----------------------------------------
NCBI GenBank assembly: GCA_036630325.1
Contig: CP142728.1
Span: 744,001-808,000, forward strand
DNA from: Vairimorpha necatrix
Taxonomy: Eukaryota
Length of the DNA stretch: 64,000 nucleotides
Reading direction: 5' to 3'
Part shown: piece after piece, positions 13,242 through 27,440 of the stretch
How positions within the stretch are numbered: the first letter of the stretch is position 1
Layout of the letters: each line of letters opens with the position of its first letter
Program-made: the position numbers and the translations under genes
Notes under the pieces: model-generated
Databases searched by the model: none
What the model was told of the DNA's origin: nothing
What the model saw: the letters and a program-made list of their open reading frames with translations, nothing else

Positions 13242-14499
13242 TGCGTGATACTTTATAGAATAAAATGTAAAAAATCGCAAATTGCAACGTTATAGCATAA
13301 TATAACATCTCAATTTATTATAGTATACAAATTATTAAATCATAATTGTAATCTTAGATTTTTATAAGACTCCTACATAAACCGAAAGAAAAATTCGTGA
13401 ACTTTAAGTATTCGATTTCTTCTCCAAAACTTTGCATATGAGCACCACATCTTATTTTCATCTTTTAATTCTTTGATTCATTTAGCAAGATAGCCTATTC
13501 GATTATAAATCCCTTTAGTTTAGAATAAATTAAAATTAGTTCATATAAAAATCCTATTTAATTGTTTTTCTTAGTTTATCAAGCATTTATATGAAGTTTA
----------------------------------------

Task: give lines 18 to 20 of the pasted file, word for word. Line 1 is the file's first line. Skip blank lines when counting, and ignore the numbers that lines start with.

13301 TATAACATCTCAATTTATTATAGTATACAAATTATTAAATCATAATTGTAATCTTAGATTTTTATAAGACTCCTACATAAACCGAAAGAAAAATTCGTGA
13401 ACTTTAAGTATTCGATTTCTTCTCCAAAACTTTGCATATGAGCACCACATCTTATTTTCATCTTTTAATTCTTTGATTCATTTAGCAAGATAGCCTATTC
13501 GATTATAAATCCCTTTAGTTTAGAATAAATTAAAATTAGTTCATATAAAAATCCTATTTAATTGTTTTTCTTAGTTTATCAAGCATTTATATGAAGTTTA